Cannabis Reduces Diabetes and Obesity

Ironically, cannabis use accompanies higher calorie consumption (an average of 600 calories more consumed per day than non-smokers). Yet somehow, this extra intake has no bearing on BMIs (body mass indexes), and in fact, pot smokers show a reduced likelihood of obesity than non-smokers.

Researchers from the University of Nebraska, the Harvard School of Public Health and Beth Israel Deaconess Medical Center tested 4,600 adults with regards to their blood sugar control, cholesterol levels and waist circumference.

With factors like as age, gender tobacco and alcohol use taken into account, they found that the 12 percent of whom were current marijuana users had much smaller waist circumferences than non-smokers, better-regulated insulin levels and higher levels of HDL (good cholesterol). 42 percent of the group reported having smoked weed in the past, and while their results weren’t as great as current smokers, they also showed similar outcomes.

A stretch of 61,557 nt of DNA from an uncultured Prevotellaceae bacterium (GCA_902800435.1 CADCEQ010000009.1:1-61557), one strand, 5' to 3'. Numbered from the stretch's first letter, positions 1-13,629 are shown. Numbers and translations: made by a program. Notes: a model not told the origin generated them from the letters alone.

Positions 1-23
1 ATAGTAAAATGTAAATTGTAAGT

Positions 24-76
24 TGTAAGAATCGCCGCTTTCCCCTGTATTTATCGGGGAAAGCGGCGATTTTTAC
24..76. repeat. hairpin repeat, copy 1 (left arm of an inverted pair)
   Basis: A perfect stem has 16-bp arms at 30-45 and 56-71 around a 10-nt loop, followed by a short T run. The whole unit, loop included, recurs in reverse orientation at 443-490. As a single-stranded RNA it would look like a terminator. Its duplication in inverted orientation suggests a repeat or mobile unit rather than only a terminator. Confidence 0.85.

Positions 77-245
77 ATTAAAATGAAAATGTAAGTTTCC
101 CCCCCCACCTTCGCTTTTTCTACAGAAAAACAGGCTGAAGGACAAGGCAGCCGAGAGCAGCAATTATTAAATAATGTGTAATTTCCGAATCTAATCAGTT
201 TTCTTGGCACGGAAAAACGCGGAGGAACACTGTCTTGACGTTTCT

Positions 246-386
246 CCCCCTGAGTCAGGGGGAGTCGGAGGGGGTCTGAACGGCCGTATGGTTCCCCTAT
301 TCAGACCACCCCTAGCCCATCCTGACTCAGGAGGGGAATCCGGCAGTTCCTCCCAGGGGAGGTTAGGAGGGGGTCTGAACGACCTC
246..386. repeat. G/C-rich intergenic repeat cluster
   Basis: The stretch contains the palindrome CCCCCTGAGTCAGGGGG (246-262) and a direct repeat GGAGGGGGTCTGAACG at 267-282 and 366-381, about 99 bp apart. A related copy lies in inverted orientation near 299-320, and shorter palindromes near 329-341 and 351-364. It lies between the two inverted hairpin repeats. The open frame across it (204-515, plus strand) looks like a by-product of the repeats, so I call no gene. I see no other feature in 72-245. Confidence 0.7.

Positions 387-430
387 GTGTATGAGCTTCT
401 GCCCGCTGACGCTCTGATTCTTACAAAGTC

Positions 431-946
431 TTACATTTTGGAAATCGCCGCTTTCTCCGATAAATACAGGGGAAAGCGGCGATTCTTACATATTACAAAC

Despite the fact that scientists don’t have all the answers as to why marijuana users have lower instances of obesity and diabetes, they do note cannabis’ anti-inflammatory properties, neuroprotective effects, better metabolization of carbohydrates and endocannabinoid benefits all contribute to these findings.This is elaborated on by NORML,

Endocannabinoids and their receptors are found throughout the body: in the brain, organs, connective tissues, glands, and immune cells. In each tissue, the cannabinoid system performs different tasks, but the goal is always the same: homeostasis, the maintenance of a stable internal environment despite fluctuations in the external environment…

Cannabinoids promote homeostasis at every level of biological life, from the sub-cellular, to the organism, and perhaps to the community and beyond.
These findings point to what could eventually become a strong case for medical marijuana advocacy. Obesity has become incredibly common, with more than one-third of U.S. adults falling under this category. Diabetes isn’t far behind, with almost 90 million people currently diagnosed with the condition.

While some studies suggest that marijuana use may be more effective as a preventative measure rather than a treatment, a low-dose cannabinoid regimen may be useful for a wide spectrum of people in conjunction with diet and lifestyle changes.

via: HERB

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